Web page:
The Anti-Human-Trafficking Crusader

Agnes Igoye is building a law-enforcement system to protect Uganda’s girls.

Agnes Igoye with her counter-trafficking trainees (Agnes Igoye)

Late one night in 1972, Agnes Igoye’s father cycled her expectant mother through a jungle to the nearest hospital, stopping for contractions despite the threat of lions prowling nearby. The new mother made it safely to the hospital and gave birth to a healthy baby, Agnes, but when the family returned to the village, they suffered ridicule from relatives and villagers. In their home in the Pallisa district of Uganda, the arrival of a baby girl was no cause for celebration, but was viewed instead as a burden.

As one of Uganda’s leading crusaders against human trafficking, Igoye’s job today is eradicating such prejudices, both by highlighting the stories of female victims of trafficking, and by teaching women to take active roles in counter-trafficking efforts.

Igoye wears multiple hats in her job with Uganda’s Ministry of Internal Affairs: She is the deputy national coordinator of the Prevention of Trafficking in Persons department, and the training manager for the Directorate of Citizenship and Immigration Control. Besides monitoring and coordinating all counter-trafficking activities in the country, she has also trained about 2,000 law-enforcement officers in counter-trafficking measures. Her work spans 13 different ministries, directorates, and agencies, as well as outreach to various non-governmental organizations and the media. She recently began a year-long fellowship at Harvard University, though she continues her regular work as well; her latest passion project is building a center for female human-trafficking survivors in Uganda with the $50,000 in prize money that she was awarded by the Diller-von Furstenberg Family Foundation in April.

I recently spoke to Igoye about her life, her work, and how female leaders can encourage other women to strive for positions of influence. This is an edited and condensed transcript of our conversation.

Sharmilla Ganesan: What does your job involve?

Agnes Igoye: My life is chaotic! Right now I’m training 300 new recruits for the counter-trafficking task force, and one of the things I always try to do is teach the women to be as effective as the men.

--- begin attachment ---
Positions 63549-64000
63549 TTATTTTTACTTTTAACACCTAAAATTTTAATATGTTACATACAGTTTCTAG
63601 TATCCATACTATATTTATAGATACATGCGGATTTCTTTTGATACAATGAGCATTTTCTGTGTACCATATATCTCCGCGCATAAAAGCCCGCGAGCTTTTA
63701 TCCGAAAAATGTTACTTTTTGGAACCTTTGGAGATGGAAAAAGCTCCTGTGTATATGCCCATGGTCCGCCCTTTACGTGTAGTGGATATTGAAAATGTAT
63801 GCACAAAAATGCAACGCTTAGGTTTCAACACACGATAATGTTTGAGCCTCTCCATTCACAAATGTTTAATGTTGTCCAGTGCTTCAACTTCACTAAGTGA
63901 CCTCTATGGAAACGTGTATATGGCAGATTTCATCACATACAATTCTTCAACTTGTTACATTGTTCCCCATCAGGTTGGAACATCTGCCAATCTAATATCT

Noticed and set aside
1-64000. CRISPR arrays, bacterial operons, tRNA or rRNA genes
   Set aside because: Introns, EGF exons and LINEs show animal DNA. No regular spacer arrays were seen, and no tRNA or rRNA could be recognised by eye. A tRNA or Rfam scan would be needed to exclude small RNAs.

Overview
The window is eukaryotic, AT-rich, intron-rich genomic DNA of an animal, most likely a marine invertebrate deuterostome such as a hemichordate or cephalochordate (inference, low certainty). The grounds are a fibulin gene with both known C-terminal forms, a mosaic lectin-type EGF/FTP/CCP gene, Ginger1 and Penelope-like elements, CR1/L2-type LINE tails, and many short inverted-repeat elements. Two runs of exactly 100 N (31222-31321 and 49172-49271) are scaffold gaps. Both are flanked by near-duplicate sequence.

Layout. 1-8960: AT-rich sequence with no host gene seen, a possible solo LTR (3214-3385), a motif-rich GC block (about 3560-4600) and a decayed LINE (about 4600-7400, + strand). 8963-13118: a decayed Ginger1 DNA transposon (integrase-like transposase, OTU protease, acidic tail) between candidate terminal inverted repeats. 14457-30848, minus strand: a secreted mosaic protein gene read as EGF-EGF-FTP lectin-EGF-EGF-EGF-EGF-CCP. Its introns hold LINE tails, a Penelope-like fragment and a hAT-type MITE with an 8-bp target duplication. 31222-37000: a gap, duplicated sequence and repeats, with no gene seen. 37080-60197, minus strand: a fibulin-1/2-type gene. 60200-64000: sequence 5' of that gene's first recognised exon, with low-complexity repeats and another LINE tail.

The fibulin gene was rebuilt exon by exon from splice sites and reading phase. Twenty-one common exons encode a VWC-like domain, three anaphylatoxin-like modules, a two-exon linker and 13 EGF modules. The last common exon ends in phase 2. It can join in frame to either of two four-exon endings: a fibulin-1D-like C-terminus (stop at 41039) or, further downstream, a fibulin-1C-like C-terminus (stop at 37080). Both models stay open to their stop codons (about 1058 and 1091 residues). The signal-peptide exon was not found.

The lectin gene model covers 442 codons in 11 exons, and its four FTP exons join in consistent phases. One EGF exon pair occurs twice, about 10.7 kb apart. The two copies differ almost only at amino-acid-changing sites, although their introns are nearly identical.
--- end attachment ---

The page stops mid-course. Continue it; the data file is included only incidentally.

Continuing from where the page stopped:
There are certain things women do subconsciously, and I want them to be aware of it. For example, when the men come into the sick bay, they are given their medication and then told to go back to training. When women come in sick, though, they rest there even when it is not that bad. I tell them, they are not doing us a favor—the training is not going to wait for you.

When they had to run 10 kilometers for their first physical exercise, I ran with them. I lead by example. It tells the women they can do it. I told the trainers I wanted to see a woman being made one of the commanders for this batch. But we have to step up and also know that getting a position of leadership should not only be because of gender balance. I want them to be in that position because they deserve it.

By the nature of my job, I get involved in most parts of the counter-trafficking process. Prevention is of course important, and we need education for that, so I get all these books and take them to schools around the country, to both girls and boys. Education for me is huge, because right now in my country, over 75 percent of the country is young people. And it is as important to teach boys how to treat girls as it is to teach girls how to protect themselves.

Then there is the protection of women who are affected by trafficking, which is why I’m championing this center for survivors. To convict traffickers, you need survivors who are empowered to give testimony. These women need to be brought back to a bearable life. And traffickers have to pay for what they’ve done. If we don’t lock them up, they will think they can get away with it. For this we need collaboration between stakeholders, and between countries, and to realize that this goes beyond competing for resources or pitting for power.